mK: What would you say was the toughest challenge you faced as a survivor? How did you overcome it?
PB: The return of my cancer just a year after initial diagnosis. I am currently undergoing chemotherapy again because on my first anniversary (October 2013), my bone scan revealed possible metastases. A CT scan confirmed it and now I’m being treated as triple-negative, which was never mentioned to me by my previous team of doctors. It was really difficult for me to accept that the cancer was back so soon and had spread only 9 months after chemo ended. I lost all my positivity and withdrew from social media and some of the people who were close to me. It took a while for me to process everything that was happening. I dealt with a basket-full of feelings — anger, confusion, fear, doubt. It was just too much at one point. But after it had all sunk in, I turned to God and surrendered all of it to Him, realizing that He was the only one who could help me survive this new challenge. Things have been going well since then and my current treatment protocol is really working. Financially, it was also a huge challenge because I didn’t have health insurance. Since quitting my corporate job 3 years prior, I hadn’t even looked at the prospect of signing up for a personal health plan. Lesson learned!
mK: What is your guilty pleasure?
PB: Eating what I want, when I want. I don’t have a specific guilty pleasure because I try to have everything in moderation.
mK: Moderation is KEY! “Random question time”… If you could stay one age forever, what would it be? Why?
PB: I’d probably go back to my 30’s when my kids were babies and I could re-do most of the things that, in my mind, could’ve influenced the growth of the cancer in my body. Things like not getting enough sleep, smoking (yes I smoked for about 20 yrs), working too much, exposing myself to a lot of stress.
mK: Hahaha! They are learning experiences… What do you like to do in your spare time?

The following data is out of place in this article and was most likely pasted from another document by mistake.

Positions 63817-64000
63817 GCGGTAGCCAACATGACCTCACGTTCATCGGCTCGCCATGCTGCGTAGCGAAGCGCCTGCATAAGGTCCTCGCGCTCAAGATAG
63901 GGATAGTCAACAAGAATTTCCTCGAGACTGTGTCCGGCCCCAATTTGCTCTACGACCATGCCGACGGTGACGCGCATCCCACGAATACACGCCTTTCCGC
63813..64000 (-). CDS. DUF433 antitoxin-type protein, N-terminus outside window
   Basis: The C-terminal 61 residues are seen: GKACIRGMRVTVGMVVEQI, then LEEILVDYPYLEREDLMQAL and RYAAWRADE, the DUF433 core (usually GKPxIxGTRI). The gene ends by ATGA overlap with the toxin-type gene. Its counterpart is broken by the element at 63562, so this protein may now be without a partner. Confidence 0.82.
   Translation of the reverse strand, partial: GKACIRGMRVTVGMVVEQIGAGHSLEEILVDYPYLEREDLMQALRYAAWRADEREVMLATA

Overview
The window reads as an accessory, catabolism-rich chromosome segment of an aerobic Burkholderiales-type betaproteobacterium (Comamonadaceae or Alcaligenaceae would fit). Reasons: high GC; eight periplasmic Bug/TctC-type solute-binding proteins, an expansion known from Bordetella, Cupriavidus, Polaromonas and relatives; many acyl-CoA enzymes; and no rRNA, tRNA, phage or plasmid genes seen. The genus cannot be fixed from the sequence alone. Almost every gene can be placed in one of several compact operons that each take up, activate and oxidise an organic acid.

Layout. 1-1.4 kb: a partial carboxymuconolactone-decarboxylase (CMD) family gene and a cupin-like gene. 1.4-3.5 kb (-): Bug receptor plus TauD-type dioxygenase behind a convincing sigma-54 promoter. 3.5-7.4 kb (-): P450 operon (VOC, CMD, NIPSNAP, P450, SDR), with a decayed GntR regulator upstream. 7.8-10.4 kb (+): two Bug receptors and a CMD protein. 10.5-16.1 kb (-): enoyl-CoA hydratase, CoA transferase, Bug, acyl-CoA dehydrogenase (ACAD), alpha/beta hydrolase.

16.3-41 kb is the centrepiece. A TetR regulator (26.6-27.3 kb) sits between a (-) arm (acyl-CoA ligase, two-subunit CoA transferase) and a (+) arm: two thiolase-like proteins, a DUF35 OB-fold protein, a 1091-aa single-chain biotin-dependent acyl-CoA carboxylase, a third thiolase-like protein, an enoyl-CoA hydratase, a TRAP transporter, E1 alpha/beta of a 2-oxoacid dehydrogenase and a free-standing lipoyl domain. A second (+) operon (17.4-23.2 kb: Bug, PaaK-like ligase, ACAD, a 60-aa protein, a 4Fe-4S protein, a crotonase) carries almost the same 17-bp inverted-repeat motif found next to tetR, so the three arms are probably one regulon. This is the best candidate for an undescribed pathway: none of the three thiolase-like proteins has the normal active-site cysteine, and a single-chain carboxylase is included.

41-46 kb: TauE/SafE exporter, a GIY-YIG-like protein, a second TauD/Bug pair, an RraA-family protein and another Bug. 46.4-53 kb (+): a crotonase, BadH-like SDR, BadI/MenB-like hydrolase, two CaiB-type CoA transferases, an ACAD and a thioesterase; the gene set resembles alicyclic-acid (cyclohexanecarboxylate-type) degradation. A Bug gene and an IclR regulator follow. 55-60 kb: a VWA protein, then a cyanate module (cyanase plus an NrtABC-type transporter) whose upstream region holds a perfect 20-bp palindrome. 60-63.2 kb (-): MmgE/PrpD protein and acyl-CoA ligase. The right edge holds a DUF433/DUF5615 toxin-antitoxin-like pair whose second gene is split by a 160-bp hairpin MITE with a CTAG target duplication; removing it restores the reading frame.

PB: I’m very active as a parent representative in my daughters’ school. I’m a blogger, so I attend a lot of blogger events and write about the brands that invite me to their media launches. I also do social media work for a couple of well-known brands. But work is part-time. Full-time, I am a wife and Mom.
mK: Busy busy! What are you up to now?
PB: Aside from my blogging, I have also started an online shoe business. My own brand which I market exclusively on the internet at the moment. When my current treatment is over, I’ll probably expand the business to include other channels. (also see reply to previous question)
mK: Any advice for people or loved ones that get daunting diagnoses?
PB: Surrounding yourself with people who love and care about you is important. Find a support group, people who truly understand what you’re going through and can hold your hand along the way. These people will also be able to provide you with information that you need. It’s not easy but being as positive as you can be will really help you heal more quickly. If all else fails, pray and pray a lot.
mK: Tell us something about yourself that people probably didn’t know… anything.
PB: My life is quite the open book because of my blog.
mK: Any parting words for all the mAss Kickers?
PB: Life is what we make of it — cancer or no cancer. Choose to beat it and not be beaten BY it. It’s going to be one hell of a roller coaster ride but each trip will make you stronger than the last!
Patty Balquiedra: “non-discriminant” eater, cancer patient advocacy blogger, extremely busy wife/mom/daughter, and open book about her battle with breast cancer in the Philippines. Check out her blog, Non Stop Babble. Let’s UNITE the world and FIGHT these diseases TOGETHER! First step is sharing our personal stories!